Bad-Faith Insurance Lawsuits
Should I File A Bad-Faith Lawsuit?
Based on 1256 Select Nationwide Reviews
- The Fee Is Free™. Only pay if we win.
- America's Largest Injury Law Firm
- Protecting Families Since 1988
- $15 Billion+ Won
- 800+ Lawyers Nationwide
Free Case Evaluation
Porter Ranch Gas Leak
Jacob T. Rodgers v. City of Gainesville D/B/A Gainesville Regional Utilities
Estate of Frank Townsend v. RJ Reynolds, et al.
Morgan Stanley Data Security Litigation
Stephen Davis v. Levon Clark, Ricardo Williams, Marty Grifka and Derek Pak
McAdams v. Monier Lifetile, LLC
Coleman v. Martinez
Gold v. Lumber Liquidators
Clemmons v. ECORE et. al, Philadelphia County
Brink v. Ruiz
The attorneys featured above are licensed in Florida. For a full list of attorneys in your state please visit our attorney page.
Should I File A Bad-Faith Lawsuit?
Insurance isn’t just for peace of mind. After a traumatic event, it’s important that your insurance provider delivers the relief that’s outlined in your contract—the relief that they promised.
Traumatic accidents can cause significant financial injury, and without the safety net of insurance, the damage can take years to recover from. Insurance companies won’t think twice about terminating your contract if you fail to hold up your end of the deal, so why is it acceptable if they fail to deliver on their obligations?
Many insurance companies have diminished or denied claims to protect their own financial security. Their unscrupulous actions negatively impact innocent consumers like you, who are just trying to get back on their feet after a traumatic experience. This is especially unacceptable when they’ve signed a contract that requires them to act ethically. If you believe your insurance claim was denied unjustly, our experienced bad faith insurance attorneys can help you fight for the compensation you deserve.
Contact Morgan & Morgan today to get started.
What is Bad Faith?
Insurance companies are required to act ethically when responding to your claim. When they fail to do so, they are acting in “bad faith.” This definition can vary depending on your location, but generally covers any interactions where your insurance provider fails to deliver services that were agreed upon in your contract.
Bad faith also applies to the manner in which your claim is treated. For example, if you filed your claim in January and the insurance company still hasn’t responded by July, it could qualify as bad faith. If you’re unsure if your situation is eligible for a bad-faith lawsuit, contact our attorneys for more information.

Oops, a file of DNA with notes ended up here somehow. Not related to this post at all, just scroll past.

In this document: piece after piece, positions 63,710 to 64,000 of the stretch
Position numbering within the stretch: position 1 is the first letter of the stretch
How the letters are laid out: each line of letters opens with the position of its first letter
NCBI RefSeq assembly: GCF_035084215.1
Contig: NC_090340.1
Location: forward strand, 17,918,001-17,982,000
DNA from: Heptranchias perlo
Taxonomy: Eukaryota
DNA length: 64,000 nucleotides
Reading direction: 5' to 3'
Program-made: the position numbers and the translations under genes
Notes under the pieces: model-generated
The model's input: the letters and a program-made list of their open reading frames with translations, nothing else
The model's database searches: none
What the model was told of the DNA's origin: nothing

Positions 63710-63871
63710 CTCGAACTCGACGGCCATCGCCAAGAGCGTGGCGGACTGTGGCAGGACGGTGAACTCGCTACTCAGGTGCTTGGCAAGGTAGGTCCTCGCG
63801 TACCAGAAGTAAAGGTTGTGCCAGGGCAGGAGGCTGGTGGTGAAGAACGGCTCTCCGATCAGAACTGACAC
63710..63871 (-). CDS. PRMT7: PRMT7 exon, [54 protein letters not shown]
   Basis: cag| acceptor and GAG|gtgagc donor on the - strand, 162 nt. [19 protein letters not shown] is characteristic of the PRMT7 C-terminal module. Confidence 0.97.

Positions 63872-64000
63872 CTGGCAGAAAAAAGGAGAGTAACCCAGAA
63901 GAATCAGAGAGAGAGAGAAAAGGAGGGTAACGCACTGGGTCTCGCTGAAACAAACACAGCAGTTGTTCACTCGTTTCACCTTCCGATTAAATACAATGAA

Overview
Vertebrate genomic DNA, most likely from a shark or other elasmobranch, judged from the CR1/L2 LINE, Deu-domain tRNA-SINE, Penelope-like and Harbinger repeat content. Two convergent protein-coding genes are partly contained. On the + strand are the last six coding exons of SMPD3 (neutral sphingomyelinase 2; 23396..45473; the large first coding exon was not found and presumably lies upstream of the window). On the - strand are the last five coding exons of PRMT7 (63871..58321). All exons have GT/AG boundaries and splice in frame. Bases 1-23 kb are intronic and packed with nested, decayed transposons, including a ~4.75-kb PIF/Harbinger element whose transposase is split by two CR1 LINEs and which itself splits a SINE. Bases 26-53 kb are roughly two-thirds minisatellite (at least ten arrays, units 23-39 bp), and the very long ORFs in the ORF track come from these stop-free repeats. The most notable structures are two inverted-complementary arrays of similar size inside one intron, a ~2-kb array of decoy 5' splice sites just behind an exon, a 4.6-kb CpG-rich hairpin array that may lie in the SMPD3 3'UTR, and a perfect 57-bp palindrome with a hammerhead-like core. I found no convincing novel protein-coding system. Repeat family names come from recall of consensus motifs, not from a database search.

Contact Our Bad-Faith Insurance Attorneys Today
In the most difficult moments of your life, Morgan & Morgan has your back. Traumatic accidents are expensive, and your insurance provider’s failure to deliver could affect your ability to provide for your family. Our firm has the resources to hold them accountable for their unacceptable actions and pursue the full value of your compensation.
Contact us today to get started.
How it works
It's easy to get started.
The Fee Is Free™. Only pay if we win.
Results may vary depending on your particular facts and legal circumstances.
With a free case evaluation, submitting your case is easy with Morgan & Morgan.
Our dedicated team gets to work investigating your claim.
If we take on the case, our team fights to get you the results you deserve.
stories that inspire and drive change
Results may vary depending on your particular facts and legal circumstances. Based on Select nationwide reviews
Get answers to commonly asked questions about our legal services and learn how we may assist you with your case.
Bad-Faith Insurance Lawsuits FAQs
How Do Bad-Faith Lawsuits Work?
Bad-faith lawsuits allow you to pursue the value of your full compensation, as well as punitive damages for the hardship you’ve endured. However, before you can file a bad-faith lawsuit, you must first attempt to settle the issue outside of court.
A written accusation of bad faith is required to start the legal proceedings, so you should draft a demand letter to send to your insurer. This will include evidence of their unjust behavior and, in the case of an outright benefit denial, explicit documentation of their refusal to provide the service. Once your insurance provider receives your letter, they have between 15-60 days to respond.
If the insurance company refuses to respond to your demand letter, you are allowed to pursue a bad-faith lawsuit against them. This can be a complicated process, but our attorneys can advocate for your rights and advise you on the next best steps.